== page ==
Distributed throughout the framework shown in Fig. 1 is a minimum of six unexpected and unlikely cases of reticulation among diploid species that collectively are implicated in the origin and/or subsequent evolution of 12 species, or about one-fourth of the genus. These cases of incongruence include: five New World AD-genome allotetraploid species (Wendel et al., 1995a; Small et al., 1998); two New World D-genome diploid species, G. gossypioides (Wendel et al., 1995b; Seelanan et al., 1997; Cronn et al., 2003) and G. aridum (Wendel & Albert, 1992, Àlvarez & Wendel, unpublished); two Australian diploid species, G-genome Gossypium bickii (Wendel et al., 1991), and the K-genome species G. cunninghamii (Seelanan et al., 1997; Seelanan et al., 1999; Liu et al., 2001); and three African B-genome diploid species, G. anomalum, G. capitis-viridis and G. triphyllum (Cronn et al., 2002). These putative examples of cryptic genetic exchange underscore a remarkable feature of the genus, namely, potential for hybridization between lineages that have no obvious opportunity of sexual contact. It may be that one or more of these hybridization events stimulated the formation of new species, as is certainly the case for allopolyploid cottons. Each of these examples is discussed in turn below.

Intercontinental dispersal, allopolyploid speciation and the Gossypium tetraploids

The cottons of commerce – Upland cotton (G. hirsutum) and Pima cotton (G. barbadense) – represent two of five natural allotetraploid species that share a single origin, emerging from the chance union between two diploid species that evolved in isolation on separate continents. The worldwide importance of these species has motivated scores of researchers to attempt to decipher the mysteries surrounding their origin. A synopsis of this history is shown in Fig. 1, and can be found in Wendel & Cronn (2003).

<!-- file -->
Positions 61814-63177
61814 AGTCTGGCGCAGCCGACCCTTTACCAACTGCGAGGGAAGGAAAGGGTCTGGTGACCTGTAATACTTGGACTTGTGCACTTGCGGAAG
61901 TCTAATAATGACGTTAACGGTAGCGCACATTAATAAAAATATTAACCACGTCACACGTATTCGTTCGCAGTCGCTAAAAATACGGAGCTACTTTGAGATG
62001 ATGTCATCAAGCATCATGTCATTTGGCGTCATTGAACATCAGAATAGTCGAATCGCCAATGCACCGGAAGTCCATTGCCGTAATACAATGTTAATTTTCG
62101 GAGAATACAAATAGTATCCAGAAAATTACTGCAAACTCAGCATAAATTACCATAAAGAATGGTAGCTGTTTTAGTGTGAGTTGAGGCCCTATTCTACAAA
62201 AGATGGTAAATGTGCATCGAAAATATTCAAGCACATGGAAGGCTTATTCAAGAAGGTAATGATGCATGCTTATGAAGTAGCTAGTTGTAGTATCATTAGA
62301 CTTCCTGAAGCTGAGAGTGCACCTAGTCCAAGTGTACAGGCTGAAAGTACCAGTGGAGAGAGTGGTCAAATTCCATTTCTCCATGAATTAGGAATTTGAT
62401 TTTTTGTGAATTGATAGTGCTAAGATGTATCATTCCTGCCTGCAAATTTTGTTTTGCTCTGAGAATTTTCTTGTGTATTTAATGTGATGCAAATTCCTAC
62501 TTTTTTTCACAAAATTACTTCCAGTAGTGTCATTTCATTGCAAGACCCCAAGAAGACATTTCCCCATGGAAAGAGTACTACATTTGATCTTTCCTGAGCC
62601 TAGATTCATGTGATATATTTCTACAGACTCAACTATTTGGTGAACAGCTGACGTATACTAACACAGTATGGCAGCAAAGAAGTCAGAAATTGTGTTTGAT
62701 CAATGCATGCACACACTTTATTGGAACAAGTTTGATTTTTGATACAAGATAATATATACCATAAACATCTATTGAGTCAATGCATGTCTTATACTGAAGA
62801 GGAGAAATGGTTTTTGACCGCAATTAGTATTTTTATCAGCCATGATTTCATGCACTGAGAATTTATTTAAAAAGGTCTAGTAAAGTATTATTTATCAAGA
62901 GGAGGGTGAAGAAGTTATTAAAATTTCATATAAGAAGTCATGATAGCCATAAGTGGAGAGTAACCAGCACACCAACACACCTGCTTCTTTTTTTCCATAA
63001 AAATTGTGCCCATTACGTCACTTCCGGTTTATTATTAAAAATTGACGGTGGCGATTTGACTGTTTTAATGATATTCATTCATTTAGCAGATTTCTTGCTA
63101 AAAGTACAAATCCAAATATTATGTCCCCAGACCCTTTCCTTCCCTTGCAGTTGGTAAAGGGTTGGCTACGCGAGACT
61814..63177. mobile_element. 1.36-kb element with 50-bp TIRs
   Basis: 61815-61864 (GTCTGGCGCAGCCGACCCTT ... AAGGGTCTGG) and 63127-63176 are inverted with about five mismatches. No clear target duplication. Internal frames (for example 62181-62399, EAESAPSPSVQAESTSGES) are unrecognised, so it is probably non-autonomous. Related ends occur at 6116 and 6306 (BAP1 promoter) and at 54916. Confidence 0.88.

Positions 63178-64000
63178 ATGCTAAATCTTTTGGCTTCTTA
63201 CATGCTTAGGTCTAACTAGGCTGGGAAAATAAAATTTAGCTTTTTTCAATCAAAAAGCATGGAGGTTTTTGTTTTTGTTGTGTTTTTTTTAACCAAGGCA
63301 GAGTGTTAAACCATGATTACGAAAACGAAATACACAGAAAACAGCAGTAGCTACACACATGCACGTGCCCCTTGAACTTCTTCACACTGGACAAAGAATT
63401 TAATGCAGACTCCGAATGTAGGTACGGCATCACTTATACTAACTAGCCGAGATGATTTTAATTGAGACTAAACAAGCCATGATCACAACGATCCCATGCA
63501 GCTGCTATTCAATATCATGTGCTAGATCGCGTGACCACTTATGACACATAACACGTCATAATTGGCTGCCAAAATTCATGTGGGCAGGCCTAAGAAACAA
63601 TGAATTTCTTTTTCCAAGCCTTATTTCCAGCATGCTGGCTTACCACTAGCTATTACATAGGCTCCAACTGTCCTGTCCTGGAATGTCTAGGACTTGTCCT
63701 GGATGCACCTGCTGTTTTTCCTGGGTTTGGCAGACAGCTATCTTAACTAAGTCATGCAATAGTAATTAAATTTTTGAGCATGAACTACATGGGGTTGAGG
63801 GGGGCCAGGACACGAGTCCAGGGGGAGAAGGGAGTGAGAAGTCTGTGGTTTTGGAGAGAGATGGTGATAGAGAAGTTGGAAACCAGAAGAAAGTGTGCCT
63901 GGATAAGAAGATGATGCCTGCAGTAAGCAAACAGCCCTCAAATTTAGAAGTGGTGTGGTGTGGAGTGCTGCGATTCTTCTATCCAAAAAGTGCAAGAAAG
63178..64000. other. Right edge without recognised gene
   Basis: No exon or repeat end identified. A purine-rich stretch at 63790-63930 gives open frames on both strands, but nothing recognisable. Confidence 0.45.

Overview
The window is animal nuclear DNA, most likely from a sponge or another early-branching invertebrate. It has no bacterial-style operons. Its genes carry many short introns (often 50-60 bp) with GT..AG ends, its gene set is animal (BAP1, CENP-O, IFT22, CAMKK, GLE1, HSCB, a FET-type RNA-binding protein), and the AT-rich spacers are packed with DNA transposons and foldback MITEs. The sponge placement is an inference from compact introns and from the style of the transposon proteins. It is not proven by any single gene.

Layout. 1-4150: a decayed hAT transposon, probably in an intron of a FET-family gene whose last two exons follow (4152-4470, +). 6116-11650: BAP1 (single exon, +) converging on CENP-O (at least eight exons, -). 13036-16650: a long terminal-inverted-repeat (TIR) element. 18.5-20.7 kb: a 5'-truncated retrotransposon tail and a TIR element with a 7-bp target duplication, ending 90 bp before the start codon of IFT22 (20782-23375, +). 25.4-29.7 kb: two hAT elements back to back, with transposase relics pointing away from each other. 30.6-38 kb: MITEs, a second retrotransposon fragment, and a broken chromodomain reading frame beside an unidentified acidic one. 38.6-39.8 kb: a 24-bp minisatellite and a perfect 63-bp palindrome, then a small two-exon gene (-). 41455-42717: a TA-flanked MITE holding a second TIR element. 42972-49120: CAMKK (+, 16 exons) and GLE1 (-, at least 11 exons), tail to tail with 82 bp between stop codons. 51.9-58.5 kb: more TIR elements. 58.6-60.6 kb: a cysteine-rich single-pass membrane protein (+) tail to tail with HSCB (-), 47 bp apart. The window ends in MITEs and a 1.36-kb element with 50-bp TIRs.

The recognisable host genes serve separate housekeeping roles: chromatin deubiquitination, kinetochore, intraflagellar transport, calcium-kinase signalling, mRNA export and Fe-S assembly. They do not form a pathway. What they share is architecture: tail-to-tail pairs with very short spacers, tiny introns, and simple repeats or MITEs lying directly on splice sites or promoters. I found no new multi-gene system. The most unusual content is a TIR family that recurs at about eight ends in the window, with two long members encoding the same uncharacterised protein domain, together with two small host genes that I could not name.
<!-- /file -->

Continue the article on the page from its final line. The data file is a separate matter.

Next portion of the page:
Early cytogenetic surveys in Gossypium revealed the presence of two chromosome levels, n= 13 and n= 26 (Wendel & Cronn, 2003). Critically, it was noted that the formation of 13 bivalents in triploid hybrids between wild diploid and cultivated tetraploid species ‘support the hypothesis that the species having 26 pairs are allotetraploids’, and further suggested that the ancestral diploid donors involved ‘wild American species … and Asiatic species’ (Webber, 1935). The allopolyploid hypothesis gained support from experimental hybridizations between A-genome (African) and D-genome (American) diploids. Newly synthesized A × D F1 hybrids, while infertile, could be colchicine-doubled to produce self-fertile synthetic AD-genome tetraploids. Significantly, these amphiploids formed fertile hybrids with natural AD-genome tetraploids. In less than 20 yr, the chromosomal composition of cotton tetraploids was identified by morphometric and cytogenetic analysis. However, two significant questions remained unanswered by these approaches: Which diploid species best represent the progenitors; and when did the tetraploids form?